Acting AD will head Penn State coaching search

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A day after being named as Penn State’s acting athletic director, David Joyner addressed the media for the first time Friday.

As expected, questions related directly to the Jerry Sandusky child-sex abuse scandal that’s rocked the university and cost several people their jobs already were a major focus.  Additionally, Joyner touched, albeit briefly, on several topics related to the controversy, including who will become the Nittany Lions’ first permanent head coach not named Joe Paterno since 1965.

Joyner, who is replacing Tim Curley as the on-leave AD fights charges of perjury and failure to report in connection to the Sandusky molestation case, said that he will direct the search for a successor to Paterno, although no timeline was given for tapping a replacement or even a hint as to who the candidates might be.

“We’re very aware the process must go on to keep the business of athletics moving forward, football included. But we have a couple of regular season games left, and with any luck maybe one or two more, and we to need to pay attention [to that]— and for those players and coaches to pay attention to do their job right now.”

“Well, I’m the acting athletic director, and I’ll be here as long as it takes, whatever time frame that takes. The acting athletic director will be here for selecting a coach and perhaps quite a while after that. I’ll help pick the coach.”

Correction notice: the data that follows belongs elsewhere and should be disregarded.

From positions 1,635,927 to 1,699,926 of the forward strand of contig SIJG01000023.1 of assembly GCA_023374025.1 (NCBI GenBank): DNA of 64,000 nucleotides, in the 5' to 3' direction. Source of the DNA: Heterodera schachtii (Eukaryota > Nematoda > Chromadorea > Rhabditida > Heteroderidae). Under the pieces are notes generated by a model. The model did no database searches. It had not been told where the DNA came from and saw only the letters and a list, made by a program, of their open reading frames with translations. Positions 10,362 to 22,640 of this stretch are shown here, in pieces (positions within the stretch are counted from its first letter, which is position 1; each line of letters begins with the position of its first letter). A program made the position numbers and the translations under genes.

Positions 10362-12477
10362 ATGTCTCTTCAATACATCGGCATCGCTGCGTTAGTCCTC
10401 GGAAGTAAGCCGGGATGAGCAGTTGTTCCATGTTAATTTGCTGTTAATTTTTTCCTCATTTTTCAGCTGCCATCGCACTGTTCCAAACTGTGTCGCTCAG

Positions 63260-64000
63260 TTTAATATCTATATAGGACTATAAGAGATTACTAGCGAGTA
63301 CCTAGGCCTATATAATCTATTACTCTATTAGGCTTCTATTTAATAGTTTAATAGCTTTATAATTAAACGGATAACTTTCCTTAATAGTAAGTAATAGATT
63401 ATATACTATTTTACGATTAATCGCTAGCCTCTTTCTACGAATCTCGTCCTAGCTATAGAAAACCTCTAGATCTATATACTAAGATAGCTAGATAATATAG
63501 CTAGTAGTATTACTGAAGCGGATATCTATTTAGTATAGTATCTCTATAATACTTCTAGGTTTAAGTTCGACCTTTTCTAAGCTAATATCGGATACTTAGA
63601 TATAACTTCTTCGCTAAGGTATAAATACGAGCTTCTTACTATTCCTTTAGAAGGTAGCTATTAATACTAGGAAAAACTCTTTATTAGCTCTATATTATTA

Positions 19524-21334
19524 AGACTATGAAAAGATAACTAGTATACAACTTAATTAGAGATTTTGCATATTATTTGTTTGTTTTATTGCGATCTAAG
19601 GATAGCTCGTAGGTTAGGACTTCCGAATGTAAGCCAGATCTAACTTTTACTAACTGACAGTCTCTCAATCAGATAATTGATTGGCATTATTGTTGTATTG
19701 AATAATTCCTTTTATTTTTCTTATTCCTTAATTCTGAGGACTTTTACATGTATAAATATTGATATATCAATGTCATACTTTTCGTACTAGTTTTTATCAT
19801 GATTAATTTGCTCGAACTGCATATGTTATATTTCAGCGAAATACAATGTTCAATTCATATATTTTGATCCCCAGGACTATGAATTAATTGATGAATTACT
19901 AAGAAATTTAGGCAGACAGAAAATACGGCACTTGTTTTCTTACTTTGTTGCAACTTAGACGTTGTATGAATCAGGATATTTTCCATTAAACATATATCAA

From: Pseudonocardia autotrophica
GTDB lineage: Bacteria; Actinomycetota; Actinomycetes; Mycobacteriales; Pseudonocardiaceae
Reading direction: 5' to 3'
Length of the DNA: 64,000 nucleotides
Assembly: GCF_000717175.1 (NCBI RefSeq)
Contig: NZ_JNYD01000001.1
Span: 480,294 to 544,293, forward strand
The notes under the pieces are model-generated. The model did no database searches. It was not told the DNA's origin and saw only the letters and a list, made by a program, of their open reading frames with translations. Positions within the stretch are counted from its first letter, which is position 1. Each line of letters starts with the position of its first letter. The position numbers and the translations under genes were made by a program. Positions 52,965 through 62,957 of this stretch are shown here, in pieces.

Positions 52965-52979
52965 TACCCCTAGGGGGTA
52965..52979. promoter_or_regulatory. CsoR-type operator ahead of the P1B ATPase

The name most connected to the opening is former Florida head coach Urban Meyer, although he could be off the market sooner rather than later; rumors are flying around Columbus and various points across the Internet that the current ESPN college football analyst is all but the next head coach of the Buckeyes.  We’ve been assured that’s not the case, although the caveats of “yet/not yet” have been added in each instance an assurance was issued.

Virginia’s Mike London and Rutgers’ Greg Schiano have both been mentioned as possibilities as well, although they have each publicly denied interest in the job.

Tom Bradley, the Nittany Lions’ interim coach, would be a candidate along with any other individual who applied for the position, Joyner said.  Given his three decades-plus of service on Paterno’s staff, however, the likelihood of Bradley having the interim tag stripped from his current title is practically nil.

That was something Joyner seemed to hint at when he talked about the athletic department as a whole and what the future holds.

“I’m sure there will be change,” Joyner said. “There’s always change when you come in and have a new process. …

“I’m just here to tell you that whatever has or has not gone in the past, we’re going to go forward in the athletic department with my view … that this is an academic unit. Now if we’ve lost some of that luster because of things that have happened, I can tell you that I’ve never lost that core value, and this athletic department will reflect that core value.”

Until Joyner temporarily stepped down to become the acting AD, he was a member of the Board of Trustees that decided to fire Paterno last week a few hours after he announced a retirement that would’ve taken place at season’s end.  The fact the board fired the legendary coach over the phone brought a heavy dose of criticism — and one flipped television news van — from Penn State alumni and some in the media who felt JoePa deserved better.